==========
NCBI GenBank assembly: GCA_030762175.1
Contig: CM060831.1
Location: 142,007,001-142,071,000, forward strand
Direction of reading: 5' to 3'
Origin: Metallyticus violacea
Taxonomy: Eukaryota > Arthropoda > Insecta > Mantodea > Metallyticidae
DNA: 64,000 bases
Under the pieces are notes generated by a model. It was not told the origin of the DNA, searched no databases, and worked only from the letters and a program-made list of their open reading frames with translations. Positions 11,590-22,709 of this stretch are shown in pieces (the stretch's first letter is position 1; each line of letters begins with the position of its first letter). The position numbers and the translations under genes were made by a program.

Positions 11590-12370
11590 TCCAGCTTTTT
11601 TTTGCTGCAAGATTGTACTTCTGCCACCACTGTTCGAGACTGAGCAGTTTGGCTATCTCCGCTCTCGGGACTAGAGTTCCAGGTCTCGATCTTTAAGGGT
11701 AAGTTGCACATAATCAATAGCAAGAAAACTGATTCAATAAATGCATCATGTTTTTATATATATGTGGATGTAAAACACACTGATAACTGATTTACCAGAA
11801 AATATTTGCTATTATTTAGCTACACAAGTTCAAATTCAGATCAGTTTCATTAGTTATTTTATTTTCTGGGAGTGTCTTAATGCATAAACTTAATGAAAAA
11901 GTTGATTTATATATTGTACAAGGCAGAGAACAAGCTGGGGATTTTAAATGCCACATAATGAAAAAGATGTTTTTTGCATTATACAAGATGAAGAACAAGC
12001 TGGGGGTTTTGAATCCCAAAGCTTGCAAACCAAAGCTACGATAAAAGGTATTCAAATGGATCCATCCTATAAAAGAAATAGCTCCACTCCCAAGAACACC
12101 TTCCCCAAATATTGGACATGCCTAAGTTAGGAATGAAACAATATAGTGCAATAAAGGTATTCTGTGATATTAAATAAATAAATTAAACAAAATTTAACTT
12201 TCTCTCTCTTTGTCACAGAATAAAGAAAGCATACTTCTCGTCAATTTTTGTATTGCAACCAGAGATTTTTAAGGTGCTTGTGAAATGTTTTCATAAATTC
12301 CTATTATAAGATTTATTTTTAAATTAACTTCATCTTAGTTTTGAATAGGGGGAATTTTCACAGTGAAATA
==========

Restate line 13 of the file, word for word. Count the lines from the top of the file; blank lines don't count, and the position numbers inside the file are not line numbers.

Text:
11801 AATATTTGCTATTATTTAGCTACACAAGTTCAAATTCAGATCAGTTTCATTAGTTATTTTATTTTCTGGGAGTGTCTTAATGCATAAACTTAATGAAAAA